The present inventors have utilized this information to provide a new parameter useful in purchasing shoes. A person divides their weight, in pounds, by the contact area of the bottom of their feet, in squared inches. The result is referred to herein and in the appended claims as the “ergonomic interaction factor.” A computer model, heat sensor, or scanning measurement of the feet may be used to obtain the exact contact area, or an approximation can be made by multiplying the length by the width. This number, as well as the intended purpose of the shoe, can be used to ensure that a shoe with the proper padding is obtained. In another embodiment and to facilitate practice of the present invention, a scale comprising a weight sensor and a contact area sensor is envisioned. A person would stand on the scale bare-foot and automatically obtain their ergonomic interaction factor. It is important for the person to be bare-foot, because socks or shoes may alter the contact area of their feet. In addition, the surface area of the scale may include removable, disposable layers for hygienic purposes.

Compression deflection and compression set are figures utilized by padding manufacturers to perform quality testing on their materials. In other words, padding manufacturers have developed standardized tests to ensure that each batch of padding is consistent with prior and future batches. Compression deflection, also known as compression resistance, is a measurement of the amount of force that will deform a material 25% and from which the material will return to its original shape. Similar to the ergonomic interaction factor, compression deflection is measured in pounds per square inch, or psi. Compression set is a measurement of the percentage of change exhibited by a material that has been compressed for twenty-four hours. Usually, the material is compressed fifty percent, also known as 50% compression set. After twenty-four hours, the compression force is released and the percent of set of the material is determined. The lower the number, the less set taken. For example, the height of a material is measured. A force is applied that compresses the material fifty percent for 24 hours. The force is released and the height of the material is measured. The new height is divided by the original height and multiplied by 100. This number is then subtracted from 100 to yield the compression set. Both of these measurements have standard test methods per the American Society for Testing and Materials (ASTM).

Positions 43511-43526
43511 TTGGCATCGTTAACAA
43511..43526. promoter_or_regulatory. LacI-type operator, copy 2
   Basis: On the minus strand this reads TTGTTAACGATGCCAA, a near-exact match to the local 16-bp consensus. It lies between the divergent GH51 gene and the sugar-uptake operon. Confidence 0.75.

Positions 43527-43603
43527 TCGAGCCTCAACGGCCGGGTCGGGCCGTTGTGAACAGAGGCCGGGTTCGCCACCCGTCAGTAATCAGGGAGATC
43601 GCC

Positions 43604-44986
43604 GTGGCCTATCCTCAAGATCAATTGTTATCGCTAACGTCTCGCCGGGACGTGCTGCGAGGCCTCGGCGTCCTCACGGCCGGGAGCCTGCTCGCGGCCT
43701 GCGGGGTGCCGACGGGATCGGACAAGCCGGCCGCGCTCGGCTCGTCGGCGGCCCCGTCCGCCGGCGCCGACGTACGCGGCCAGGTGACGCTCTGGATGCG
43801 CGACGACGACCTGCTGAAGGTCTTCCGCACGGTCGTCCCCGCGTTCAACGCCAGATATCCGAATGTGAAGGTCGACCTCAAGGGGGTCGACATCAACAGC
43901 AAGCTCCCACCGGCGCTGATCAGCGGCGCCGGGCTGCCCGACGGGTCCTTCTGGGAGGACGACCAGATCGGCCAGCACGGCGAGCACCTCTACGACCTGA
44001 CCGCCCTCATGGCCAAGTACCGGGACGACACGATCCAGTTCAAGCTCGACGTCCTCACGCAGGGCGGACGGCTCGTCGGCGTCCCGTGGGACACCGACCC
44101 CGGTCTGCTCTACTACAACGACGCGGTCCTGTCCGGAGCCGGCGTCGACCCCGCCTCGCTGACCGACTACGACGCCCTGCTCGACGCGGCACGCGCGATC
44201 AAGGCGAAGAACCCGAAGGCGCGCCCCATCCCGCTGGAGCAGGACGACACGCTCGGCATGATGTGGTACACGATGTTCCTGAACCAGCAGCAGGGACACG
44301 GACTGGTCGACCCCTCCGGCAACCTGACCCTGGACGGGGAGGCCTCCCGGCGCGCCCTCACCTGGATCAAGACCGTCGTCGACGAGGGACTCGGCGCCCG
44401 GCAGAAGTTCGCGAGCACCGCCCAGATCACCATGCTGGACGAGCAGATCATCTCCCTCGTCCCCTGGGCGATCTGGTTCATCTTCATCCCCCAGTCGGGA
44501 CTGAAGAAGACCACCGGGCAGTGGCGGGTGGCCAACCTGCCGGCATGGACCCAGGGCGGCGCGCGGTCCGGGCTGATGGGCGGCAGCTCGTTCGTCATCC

Based on their experience in the ergonomic, anti-fatigue matting industry, the present inventors have utilized the compression deflection and compression set factors to provide the necessary ergonomic support required by people in stationary or low-motion jobs. This experience evolved into the discovery of the ergonomic interaction factor. Using a person's newly determined ergonomic interaction factor (their weight divided by the contact area of the bottom of their feet), padding material can be varied to suit the intended purpose. For example, a person who weighs 200 lbs and has 50 squared inches of foot contact area on both feet exerts 4 pounds per square inch (psi) on the ground from merely standing. Therefore, they would require a padding exhibiting at least 4 psi compression deflection for stationary activities (200 lbs/50 in2). This padding can take the form of the well-known stationary mats or can be incorporated in a shoe in the form of a stationary or insertable/removable insole. If that same person were to walk, they effectively remove half of the available contact area. This results in each foot exerting 8 psi (200 lbs/25 in2). They, therefore, would require padding with a minimum of 8 psi compression deflection for walking activities. If this person has a job that requires a large amount of standing and no walking, the shoes that this person uses to walk should not be the same shoes that this person uses at work. If this person also jogs, their walking shoes should differ from their jogging shoes because they may exert up to 20 psi with each impact (200 lbs/10 in2) and, therefore, require different padding. In an alternate embodiment, one shoe could be suitable for multiple activities (e.g., standing, walking and/or running) by inserting the appropriate insole into the shoe for the intended activity.